Matthew: And Morgan how would you describe your investing style. It sounds like you were in the investment world prior to Poseidon. Did you have the same investing style before coming over and now you just brought it into the cannabis industry? How did that transition look?
Morgan: Yes, there are a lot of crossovers from previous work experience. We’re focusing on managing the risks of the portfolio, building a well constructed, well diversified portfolio of, you know, different assets so they can contribute positively; something that we thought was absolutely necessary in this new industry. You know, we’re very much growth focused as the industry is in growth mode, and we want to make sure that we positioning ourselves appropriately, but also quantifying the risks and building the portfolio around that. So that’s a lot of my background is doing exactly that. And instead of managing investment portfolios for well over 100 families, I’m now focusing on one very focused portfolio. So there’s a lot of similarities, and it’s, you know, everyone thinks cannabis is this esoteric kind of investment. And it’s really just like other sectors in the marketplace. It’s just a new market that’s a newly investible market. So you know, just taking those methodologies that we’ve built over the years and bringing them to this space has worked out very well for us so far.
Matthew: Emily you just highlighted your recent trip to Washington. Can you tell us a little bit about the entrepreneurs you’re doing due diligence on or maybe not these current ones, but some you’ve done in the past. What does that look like, and what kind of investments are actually being made? Are they in physical capital assets? Are they equity stakes? What do the investments look like?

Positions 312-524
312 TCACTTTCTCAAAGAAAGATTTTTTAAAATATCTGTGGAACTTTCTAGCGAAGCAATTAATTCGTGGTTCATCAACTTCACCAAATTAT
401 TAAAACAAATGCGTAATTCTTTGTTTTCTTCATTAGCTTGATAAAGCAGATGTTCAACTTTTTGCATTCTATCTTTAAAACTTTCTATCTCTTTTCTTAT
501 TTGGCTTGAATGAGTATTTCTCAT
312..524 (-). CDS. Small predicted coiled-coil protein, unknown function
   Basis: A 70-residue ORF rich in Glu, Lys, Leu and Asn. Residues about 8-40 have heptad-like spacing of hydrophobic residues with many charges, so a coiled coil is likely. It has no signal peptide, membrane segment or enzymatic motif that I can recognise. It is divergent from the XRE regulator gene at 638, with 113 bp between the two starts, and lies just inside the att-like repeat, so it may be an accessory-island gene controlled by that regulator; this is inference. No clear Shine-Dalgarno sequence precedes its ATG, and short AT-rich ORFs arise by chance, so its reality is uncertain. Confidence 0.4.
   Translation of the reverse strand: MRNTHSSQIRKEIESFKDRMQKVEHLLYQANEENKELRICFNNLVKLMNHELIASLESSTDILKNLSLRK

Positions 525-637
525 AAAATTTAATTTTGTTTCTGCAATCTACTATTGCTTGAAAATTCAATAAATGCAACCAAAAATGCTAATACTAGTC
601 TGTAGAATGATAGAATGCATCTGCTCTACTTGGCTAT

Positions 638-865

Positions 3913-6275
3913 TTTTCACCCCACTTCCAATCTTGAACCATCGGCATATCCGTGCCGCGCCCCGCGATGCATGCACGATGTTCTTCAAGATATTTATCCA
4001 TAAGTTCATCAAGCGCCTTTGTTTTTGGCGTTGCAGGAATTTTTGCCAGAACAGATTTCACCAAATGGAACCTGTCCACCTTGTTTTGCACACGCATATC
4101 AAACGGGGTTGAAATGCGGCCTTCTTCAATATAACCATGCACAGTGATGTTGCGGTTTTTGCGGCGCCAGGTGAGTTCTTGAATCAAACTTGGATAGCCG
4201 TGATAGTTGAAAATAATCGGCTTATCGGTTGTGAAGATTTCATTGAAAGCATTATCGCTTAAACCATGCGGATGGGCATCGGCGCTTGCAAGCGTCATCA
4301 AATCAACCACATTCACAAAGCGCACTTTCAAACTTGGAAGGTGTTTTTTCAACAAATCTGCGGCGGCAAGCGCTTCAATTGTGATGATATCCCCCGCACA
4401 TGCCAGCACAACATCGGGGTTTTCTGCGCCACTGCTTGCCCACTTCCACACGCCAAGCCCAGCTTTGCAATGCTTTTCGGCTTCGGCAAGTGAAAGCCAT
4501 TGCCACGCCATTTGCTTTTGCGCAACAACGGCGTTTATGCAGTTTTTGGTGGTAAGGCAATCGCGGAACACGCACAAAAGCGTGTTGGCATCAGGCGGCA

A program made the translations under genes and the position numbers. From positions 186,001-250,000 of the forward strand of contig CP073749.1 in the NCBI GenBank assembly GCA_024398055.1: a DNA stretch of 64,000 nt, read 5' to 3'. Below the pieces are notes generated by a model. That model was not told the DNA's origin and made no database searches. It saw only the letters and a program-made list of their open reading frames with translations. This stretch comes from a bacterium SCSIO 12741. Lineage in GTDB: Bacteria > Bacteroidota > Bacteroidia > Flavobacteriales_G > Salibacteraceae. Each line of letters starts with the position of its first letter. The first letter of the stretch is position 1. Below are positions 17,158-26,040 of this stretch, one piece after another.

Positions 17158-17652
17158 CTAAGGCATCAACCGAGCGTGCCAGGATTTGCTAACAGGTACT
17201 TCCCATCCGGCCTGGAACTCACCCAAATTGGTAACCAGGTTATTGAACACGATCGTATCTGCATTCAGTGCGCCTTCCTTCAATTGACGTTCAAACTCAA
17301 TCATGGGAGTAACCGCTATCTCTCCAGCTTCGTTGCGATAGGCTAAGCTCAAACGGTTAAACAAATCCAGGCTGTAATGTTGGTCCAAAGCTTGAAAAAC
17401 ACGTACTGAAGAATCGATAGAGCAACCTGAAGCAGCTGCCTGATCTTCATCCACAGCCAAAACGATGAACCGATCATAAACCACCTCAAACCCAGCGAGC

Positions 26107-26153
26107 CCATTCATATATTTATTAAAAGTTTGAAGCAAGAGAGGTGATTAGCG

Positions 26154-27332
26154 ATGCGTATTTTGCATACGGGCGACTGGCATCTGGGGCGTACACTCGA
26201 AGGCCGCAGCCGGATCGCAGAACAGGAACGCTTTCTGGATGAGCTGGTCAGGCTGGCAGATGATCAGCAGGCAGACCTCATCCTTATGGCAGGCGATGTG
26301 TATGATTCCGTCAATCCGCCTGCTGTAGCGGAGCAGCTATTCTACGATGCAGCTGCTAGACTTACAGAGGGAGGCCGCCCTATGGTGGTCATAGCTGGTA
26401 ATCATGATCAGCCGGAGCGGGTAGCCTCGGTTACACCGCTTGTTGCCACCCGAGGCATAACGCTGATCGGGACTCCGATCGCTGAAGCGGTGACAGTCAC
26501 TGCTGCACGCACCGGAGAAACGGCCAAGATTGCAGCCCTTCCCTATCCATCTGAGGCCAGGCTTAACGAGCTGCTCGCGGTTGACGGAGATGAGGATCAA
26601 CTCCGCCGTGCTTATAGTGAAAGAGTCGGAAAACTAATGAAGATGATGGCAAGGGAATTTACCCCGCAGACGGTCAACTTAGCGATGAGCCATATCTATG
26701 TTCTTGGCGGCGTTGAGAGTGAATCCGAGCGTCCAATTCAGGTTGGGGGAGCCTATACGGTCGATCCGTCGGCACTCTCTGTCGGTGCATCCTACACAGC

Emily: Yeah, so our investments run the range of the capital spectrum. We’ve done everything from preferred equity stakes, to equity, to you know, like Pre DPO-IPO things to short term high interest rate deals. So we’re looking at everything. We like having that kind of all of that mixture within the composition of the portfolio. You know on these trips that we’re taking we’re looking at pretty much everything. We’ve been taking trips looking at technology around improving growing efficiencies. We’ve been taking trips looking at real estate. So it’s a range of things, and it’s just really exciting to get out there and see what’s happening in the industry. Because I think people from the outside looking in don’t understand just how high tech everything is, how much process and procedure goes into what’s going in the cannabis industry. So you know, we were at an investment conference a couple… actually a month or so ago, and one of the things we have raised with investors is like okay, have you invested in real estate, yes. Have you invested in technology, yes. Have you invested in consulting or business services, yes. Well if you’ve done all that, then basically you’ve done what we’re doing in the cannabis industry.